Dealing With Our Losses

By now, in life, you’ve faced many losses: loss of a loved
one, a parent, divorce, loss of a career, loss of health,
physical beauty, sexual desires, a stillbirth, an abortion,
loss of your childhood home, or even innocence. Loss is
the injury where blood does not flow. It is not defined
by the severity of the event but by how you experienced
the loss. This article will address how to deal
with loss, whether in your life or in the lives of others.
It is not about fixing the loss but about honoring and
respecting it. An ancient Chinese proverb says, “You
can only go halfway into the dark forest. Then you are
coming out the other side.” First, let’s address the issues
of grieving losses. Grief shows up in our emotions,
depression, anger, physical sensations, and our behaviors.
Grief is a hemorrhaging of the self, a loss of passion,
sense of purpose, creativity, humor and perspective.
Grief can causes feelings of despair, exhaustion,
loss of resilience and a blaming of others. Jamie Marich,
in her excellent book on grief, says there are four stages
of grief: accepting the reality of the loss, experiencing

the pain of the loss, adjusting to an environment of loss
and a withdrawal of emotional energy and investing
in something/someone else. To grief well, we need to
work through our sadness, despair, fear, anger, abandonment
and powerlessness. From there, we can seek
resolution and even celebration of the loss.
Let’s discuss specific losses, beginning with the loss
of parents. This is a journey all of us must eventually
take. When a parent dies, we may feel abandoned,
orphaned, and closer to death ourselves. When both
of my parents died, I realized I was “next in line.” We
might feel vulnerable, frustrated, relaxed or relieved, or
the loss of a protector. “After all, dad was always there
when I needed him.” To grieve the loss of parents, it is
helpful to pull out the old family pictures and feast on
them. Do a family tree, seeing how all of the limbs of
the tree are united.
Some of us may have lost a partner, perhaps a life-long
companion. We may feel dismembered, a deeper sense

of loss than anticipated, or physical and emotional
symptoms. Often, loss of a partner can cause intense
self-examination. “Was I the best mate I could have
been? Was there more I should have done for them,
particularly during the latter part of their life?”
When living with someone who is dying, there are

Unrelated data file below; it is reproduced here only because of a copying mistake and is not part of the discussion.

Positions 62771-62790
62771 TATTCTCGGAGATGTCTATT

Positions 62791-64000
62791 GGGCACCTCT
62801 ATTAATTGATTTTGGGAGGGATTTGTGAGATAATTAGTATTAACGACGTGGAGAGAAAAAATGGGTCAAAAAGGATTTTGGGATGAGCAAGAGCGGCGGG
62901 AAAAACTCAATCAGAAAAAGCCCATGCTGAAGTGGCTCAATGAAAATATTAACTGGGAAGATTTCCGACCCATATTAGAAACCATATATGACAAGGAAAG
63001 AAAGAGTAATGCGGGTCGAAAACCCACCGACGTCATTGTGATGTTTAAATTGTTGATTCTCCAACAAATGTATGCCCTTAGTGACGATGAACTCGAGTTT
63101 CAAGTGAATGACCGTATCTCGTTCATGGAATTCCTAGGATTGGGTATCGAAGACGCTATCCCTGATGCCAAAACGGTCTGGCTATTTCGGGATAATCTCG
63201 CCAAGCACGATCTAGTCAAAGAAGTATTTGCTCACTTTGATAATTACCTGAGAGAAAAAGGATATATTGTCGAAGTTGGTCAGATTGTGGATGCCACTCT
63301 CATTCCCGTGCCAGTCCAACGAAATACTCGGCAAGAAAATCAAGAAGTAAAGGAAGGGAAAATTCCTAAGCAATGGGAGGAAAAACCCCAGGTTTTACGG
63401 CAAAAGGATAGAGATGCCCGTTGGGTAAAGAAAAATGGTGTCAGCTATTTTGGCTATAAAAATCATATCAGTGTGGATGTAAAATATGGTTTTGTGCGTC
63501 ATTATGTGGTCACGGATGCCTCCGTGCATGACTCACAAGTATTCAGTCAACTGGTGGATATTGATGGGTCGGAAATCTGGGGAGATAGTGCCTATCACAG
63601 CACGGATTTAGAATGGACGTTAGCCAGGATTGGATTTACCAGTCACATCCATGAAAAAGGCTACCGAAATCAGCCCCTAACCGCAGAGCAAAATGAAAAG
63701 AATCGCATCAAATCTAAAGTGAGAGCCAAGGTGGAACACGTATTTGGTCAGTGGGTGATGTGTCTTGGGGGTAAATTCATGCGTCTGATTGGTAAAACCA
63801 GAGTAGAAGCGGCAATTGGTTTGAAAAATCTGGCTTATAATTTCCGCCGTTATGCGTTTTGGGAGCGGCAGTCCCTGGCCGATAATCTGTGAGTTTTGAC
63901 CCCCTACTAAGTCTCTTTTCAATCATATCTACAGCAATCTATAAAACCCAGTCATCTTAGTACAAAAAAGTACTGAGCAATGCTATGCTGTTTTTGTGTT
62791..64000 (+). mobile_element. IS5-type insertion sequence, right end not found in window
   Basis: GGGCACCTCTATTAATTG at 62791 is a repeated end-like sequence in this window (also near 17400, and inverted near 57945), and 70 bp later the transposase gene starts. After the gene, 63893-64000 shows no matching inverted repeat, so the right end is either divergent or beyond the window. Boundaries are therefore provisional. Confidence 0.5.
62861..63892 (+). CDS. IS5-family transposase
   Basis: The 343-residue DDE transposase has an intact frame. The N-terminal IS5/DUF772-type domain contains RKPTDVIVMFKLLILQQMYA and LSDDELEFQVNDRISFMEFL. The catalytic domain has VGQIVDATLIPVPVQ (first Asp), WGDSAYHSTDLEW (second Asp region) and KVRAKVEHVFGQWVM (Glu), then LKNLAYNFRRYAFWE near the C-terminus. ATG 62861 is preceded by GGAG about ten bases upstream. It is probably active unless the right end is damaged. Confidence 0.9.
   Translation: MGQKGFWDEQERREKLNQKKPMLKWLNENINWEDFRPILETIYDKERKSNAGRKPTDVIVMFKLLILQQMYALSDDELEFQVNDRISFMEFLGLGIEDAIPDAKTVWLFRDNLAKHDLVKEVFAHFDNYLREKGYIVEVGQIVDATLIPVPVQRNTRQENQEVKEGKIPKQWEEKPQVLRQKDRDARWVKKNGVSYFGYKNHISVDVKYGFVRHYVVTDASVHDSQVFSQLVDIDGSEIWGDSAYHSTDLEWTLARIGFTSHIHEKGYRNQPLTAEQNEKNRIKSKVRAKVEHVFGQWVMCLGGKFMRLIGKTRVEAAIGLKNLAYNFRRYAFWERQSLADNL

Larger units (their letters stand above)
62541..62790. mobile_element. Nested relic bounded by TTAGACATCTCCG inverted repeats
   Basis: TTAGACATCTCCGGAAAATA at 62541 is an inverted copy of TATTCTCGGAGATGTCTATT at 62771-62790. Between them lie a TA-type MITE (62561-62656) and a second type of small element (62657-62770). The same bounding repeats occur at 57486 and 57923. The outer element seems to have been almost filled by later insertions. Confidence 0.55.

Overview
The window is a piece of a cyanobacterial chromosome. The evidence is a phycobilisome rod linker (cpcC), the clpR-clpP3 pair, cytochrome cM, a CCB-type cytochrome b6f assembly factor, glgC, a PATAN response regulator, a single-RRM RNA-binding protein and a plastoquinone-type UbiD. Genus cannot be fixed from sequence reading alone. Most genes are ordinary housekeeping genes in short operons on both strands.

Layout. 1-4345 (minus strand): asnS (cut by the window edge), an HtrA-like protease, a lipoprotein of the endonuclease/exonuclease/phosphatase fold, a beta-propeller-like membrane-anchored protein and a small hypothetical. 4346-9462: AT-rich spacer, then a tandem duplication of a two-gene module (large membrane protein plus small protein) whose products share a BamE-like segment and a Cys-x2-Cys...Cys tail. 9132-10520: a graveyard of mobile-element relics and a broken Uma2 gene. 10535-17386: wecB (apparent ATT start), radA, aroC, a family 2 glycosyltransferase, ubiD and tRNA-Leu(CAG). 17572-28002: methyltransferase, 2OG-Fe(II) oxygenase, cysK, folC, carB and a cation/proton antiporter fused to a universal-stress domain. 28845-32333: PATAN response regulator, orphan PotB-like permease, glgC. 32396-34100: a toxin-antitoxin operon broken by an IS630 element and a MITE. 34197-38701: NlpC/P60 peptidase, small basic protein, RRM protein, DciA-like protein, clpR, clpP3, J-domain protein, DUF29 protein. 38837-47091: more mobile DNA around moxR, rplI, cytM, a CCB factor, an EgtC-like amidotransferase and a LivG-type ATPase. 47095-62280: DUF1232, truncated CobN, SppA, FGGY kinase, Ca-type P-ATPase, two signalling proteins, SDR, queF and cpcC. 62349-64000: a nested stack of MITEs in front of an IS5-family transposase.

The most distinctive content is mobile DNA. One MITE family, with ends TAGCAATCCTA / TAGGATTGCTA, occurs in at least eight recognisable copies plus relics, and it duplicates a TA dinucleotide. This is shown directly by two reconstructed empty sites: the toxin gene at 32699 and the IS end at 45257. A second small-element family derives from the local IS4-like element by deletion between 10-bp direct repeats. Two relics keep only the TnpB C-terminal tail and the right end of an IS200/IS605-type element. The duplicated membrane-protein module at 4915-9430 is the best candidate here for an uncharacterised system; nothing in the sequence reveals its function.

many lessons to be learned. Perhaps one of the best resources
for how to deal with a dying loved one is Sogyal
Rinpoche’s The Tibetan Book of Living and Dying,
a textbook used by groups such as Hospice and other
caregiving organizations. Here are some suggestions:
• Be present to them, offering the dying person your
unconditional love.
• Let go of your hopes & fears. All of your dreams for
the future are gone, and likely never will happen.
• Listen to the person, especially
for “unfinished business.”
• Measure your words & tell the
truth. There is always the question
of how honest to be with the
dying person. One rule might be
how you would like to be treated
when entering the dying arch.
• Say “Goodbye” to them and let
them say “Goodbye.”
Parker Palmer, the Quaker academician,
writes, “One of the hardest
things we must do is to be present to
another person’s pain without trying
to fix it, to simply stand respectfully
at the edge of that person’s mystery
& misery. Standing there we feel useless & powerless,
which is exactly how the person feels–& our own unconscious
need is to reassure ourselves that we are not
like the soul before us.”
When a sibling dies, we face other feelings: a change in
your position in the family, anger, resentment, survivor
guilt, an awareness of your mortality or a diminished
self-esteem: compared to your deceased sibling. And
then there is your own death to face. Buddhist teachers
have wisely reminded us when facing death to live in
the present moment, in the days given us. The Psalmist
wrote that we are to number our days and ask yourself
what is unfinished for you. What is on your bucket list?
What’s keeping you from doing those things?
The prayer we would offer is, “May you be at peace.
May you be free from suffering. May your heart remain
open. May you awaken to the light of your own true
nature. May you be healed. May you be the source of
healing for others.”
Stealing a line from Speedy Alka Seltzer, “how do you